“When I Was Twenty-One” by Clarissa Jakobsons

half-baked-poetry
Artist-instructor, Clarissa Jakobsons is a twice-featured poet at the Shakespeare and Co. bookstore, in Paris, France, and past winner of the Akron Art Museum New Words Competition. Clarissa is in her fifth year as associate editor of the Arsenic Lobster Poetry Journal, and recently held a solo art exhibition at Western Reserve Academy. Clarissa instructs a variety of creative courses and weaves one-of-a-kind artist books, which have exhibited internationally.

Clarissa writes: “Don’t be surprised to see my inner artist kicking sandcastles, climbing Mount Diablo, painting Provincetown dunes, or walking under an Ohio crescent moon.”

 

When I Was Twenty-One

by Clarissa Jakobsons

 

My father said to me, let’s meet
at river’s edge, honey, we’re going
for a ride. We’ll jet to Arles,
isn’t that your dream?

The good doctor will check you in.
They’ll stitch your ear so you can hear me
right, daughter. Don’t worry
about insurance, I’ll fill out all forms
and check it twice. Your room will be
on the second floor, where Vincent once lived
with a spectacular courtyard view. What an honor
to watch squirrels and birds scatter seeds.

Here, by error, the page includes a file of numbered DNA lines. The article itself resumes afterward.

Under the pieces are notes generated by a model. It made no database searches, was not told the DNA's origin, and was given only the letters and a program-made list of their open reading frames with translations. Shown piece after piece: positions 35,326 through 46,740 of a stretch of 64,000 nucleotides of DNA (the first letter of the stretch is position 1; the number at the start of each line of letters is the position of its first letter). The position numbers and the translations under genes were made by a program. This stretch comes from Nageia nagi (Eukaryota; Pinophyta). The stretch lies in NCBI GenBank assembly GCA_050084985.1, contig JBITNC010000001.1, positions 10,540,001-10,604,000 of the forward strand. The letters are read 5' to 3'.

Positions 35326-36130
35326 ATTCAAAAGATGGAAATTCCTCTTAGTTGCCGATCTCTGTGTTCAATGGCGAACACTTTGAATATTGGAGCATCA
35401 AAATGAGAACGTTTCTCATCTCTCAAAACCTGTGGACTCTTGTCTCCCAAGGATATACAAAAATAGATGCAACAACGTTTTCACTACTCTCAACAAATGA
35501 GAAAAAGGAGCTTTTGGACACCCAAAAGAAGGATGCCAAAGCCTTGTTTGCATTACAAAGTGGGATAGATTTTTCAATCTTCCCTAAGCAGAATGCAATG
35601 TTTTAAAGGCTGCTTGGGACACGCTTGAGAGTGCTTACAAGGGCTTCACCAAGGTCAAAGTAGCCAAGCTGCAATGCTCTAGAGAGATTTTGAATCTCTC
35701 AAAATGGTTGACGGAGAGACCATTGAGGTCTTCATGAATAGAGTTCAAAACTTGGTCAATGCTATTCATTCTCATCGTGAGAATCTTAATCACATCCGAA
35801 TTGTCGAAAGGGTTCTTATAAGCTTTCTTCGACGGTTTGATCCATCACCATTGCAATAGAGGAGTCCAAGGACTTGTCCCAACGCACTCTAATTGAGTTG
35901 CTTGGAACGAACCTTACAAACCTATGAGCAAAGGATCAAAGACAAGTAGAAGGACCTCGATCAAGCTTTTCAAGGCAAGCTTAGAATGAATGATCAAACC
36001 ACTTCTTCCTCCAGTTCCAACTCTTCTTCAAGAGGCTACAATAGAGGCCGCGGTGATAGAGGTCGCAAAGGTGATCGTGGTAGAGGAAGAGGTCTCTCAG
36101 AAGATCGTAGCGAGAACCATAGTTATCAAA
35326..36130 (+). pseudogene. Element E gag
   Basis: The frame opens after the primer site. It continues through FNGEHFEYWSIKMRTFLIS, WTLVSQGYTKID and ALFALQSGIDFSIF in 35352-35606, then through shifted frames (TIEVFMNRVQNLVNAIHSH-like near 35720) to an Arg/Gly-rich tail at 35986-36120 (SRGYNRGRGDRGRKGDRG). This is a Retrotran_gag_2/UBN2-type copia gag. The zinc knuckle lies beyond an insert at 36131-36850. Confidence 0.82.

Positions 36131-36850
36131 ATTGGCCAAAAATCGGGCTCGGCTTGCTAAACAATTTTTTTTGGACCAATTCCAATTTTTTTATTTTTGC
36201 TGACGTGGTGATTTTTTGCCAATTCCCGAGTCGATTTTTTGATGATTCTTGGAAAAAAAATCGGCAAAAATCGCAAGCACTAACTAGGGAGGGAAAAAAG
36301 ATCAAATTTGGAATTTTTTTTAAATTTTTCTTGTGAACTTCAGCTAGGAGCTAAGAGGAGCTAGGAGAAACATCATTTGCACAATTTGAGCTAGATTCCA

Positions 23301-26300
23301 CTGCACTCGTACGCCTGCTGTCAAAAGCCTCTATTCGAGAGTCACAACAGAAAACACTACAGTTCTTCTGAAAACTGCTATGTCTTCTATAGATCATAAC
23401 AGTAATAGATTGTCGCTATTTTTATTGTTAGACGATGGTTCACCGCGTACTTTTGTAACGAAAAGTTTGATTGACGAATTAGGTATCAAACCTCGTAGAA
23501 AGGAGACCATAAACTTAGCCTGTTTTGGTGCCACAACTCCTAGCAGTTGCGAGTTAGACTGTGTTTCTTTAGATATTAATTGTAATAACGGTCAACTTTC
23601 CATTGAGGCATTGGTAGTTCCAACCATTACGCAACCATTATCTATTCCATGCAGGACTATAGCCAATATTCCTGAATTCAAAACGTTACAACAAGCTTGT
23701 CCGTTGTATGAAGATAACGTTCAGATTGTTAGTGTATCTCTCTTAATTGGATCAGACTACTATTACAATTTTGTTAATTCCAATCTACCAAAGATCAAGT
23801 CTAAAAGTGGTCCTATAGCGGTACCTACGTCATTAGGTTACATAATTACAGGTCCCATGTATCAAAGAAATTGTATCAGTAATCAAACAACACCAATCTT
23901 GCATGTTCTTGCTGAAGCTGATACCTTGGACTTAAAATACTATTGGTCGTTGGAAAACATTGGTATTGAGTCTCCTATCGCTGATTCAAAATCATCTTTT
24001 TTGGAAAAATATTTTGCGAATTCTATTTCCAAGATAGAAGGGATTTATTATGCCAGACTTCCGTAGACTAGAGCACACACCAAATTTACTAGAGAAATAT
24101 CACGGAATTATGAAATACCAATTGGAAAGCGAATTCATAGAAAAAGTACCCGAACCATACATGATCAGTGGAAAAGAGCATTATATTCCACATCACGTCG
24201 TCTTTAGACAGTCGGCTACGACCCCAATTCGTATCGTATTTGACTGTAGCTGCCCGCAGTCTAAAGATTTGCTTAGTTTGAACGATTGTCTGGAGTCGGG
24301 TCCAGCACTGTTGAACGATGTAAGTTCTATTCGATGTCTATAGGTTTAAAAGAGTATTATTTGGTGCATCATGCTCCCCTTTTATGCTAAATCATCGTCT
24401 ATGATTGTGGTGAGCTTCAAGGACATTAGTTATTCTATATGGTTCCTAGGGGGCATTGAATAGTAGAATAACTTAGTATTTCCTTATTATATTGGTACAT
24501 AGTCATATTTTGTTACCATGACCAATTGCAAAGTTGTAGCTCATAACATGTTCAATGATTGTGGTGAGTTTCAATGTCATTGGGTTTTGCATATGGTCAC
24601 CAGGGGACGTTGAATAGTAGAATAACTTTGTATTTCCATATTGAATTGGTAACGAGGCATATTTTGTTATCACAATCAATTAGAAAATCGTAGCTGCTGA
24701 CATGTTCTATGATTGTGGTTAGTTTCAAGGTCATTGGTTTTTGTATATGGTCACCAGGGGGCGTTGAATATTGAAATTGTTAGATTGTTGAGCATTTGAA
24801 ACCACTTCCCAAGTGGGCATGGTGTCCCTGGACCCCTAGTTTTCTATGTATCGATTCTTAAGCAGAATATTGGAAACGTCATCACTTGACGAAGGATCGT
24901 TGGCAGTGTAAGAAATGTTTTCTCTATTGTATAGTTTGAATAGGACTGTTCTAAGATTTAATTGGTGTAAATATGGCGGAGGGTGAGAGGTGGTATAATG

Provence lavender, a pure delight.

Tourist season begins in May, perhaps
then plastered walls will gleam with fresh paint.
Be forewarned, darling dear, the Mistral
winds can be fierce blowing candlelight,
making stairs a fright. Shower stalls are located
down the hall. I’ll supply papier de toilette.
Guests may enter by following the exit signs.

In a few years you’ll hear me just right.
Then we’ll gather and toast our friends
Claudel and Van Gogh.

Paint to your heart’s desire, I’ll sell your art
or light a giant pit to honor the gods
in splendor and delight.

 

IMBH is seeking poetry, short stories and creative non-fiction to feature on Half-Baked. Please visit our submissions page to become the next IMBH contributor.

 

 

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